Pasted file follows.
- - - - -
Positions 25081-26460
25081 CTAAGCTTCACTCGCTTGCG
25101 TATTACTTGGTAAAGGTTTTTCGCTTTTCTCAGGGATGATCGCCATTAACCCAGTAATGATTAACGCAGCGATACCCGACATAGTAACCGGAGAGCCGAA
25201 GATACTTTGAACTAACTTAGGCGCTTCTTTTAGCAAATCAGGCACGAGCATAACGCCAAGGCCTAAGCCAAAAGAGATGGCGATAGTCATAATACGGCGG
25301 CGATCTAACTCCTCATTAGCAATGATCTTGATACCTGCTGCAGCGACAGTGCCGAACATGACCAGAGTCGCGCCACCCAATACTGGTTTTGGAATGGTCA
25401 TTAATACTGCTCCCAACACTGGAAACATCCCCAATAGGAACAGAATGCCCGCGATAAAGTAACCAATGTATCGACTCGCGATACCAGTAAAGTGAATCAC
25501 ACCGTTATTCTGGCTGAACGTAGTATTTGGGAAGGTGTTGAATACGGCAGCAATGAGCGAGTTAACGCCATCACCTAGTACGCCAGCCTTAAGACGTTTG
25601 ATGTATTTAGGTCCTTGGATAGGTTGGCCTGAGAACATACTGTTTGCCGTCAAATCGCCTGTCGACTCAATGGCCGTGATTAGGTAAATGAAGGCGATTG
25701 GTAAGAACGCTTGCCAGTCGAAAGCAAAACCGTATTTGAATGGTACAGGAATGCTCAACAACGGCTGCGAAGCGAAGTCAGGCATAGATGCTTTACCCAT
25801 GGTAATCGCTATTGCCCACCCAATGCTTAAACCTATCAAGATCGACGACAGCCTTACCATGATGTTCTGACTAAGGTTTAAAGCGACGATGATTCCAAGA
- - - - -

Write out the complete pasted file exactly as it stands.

Positions 25081-26460
25081 CTAAGCTTCACTCGCTTGCG
25101 TATTACTTGGTAAAGGTTTTTCGCTTTTCTCAGGGATGATCGCCATTAACCCAGTAATGATTAACGCAGCGATACCCGACATAGTAACCGGAGAGCCGAA
25201 GATACTTTGAACTAACTTAGGCGCTTCTTTTAGCAAATCAGGCACGAGCATAACGCCAAGGCCTAAGCCAAAAGAGATGGCGATAGTCATAATACGGCGG
25301 CGATCTAACTCCTCATTAGCAATGATCTTGATACCTGCTGCAGCGACAGTGCCGAACATGACCAGAGTCGCGCCACCCAATACTGGTTTTGGAATGGTCA
25401 TTAATACTGCTCCCAACACTGGAAACATCCCCAATAGGAACAGAATGCCCGCGATAAAGTAACCAATGTATCGACTCGCGATACCAGTAAAGTGAATCAC
25501 ACCGTTATTCTGGCTGAACGTAGTATTTGGGAAGGTGTTGAATACGGCAGCAATGAGCGAGTTAACGCCATCACCTAGTACGCCAGCCTTAAGACGTTTG
25601 ATGTATTTAGGTCCTTGGATAGGTTGGCCTGAGAACATACTGTTTGCCGTCAAATCGCCTGTCGACTCAATGGCCGTGATTAGGTAAATGAAGGCGATTG
25701 GTAAGAACGCTTGCCAGTCGAAAGCAAAACCGTATTTGAATGGTACAGGAATGCTCAACAACGGCTGCGAAGCGAAGTCAGGCATAGATGCTTTACCCAT
25801 GGTAATCGCTATTGCCCACCCAATGCTTAAACCTATCAAGATCGACGACAGCCTTACCATGATGTTCTGACTAAGGTTTAAAGCGACGATGATTCCAAGA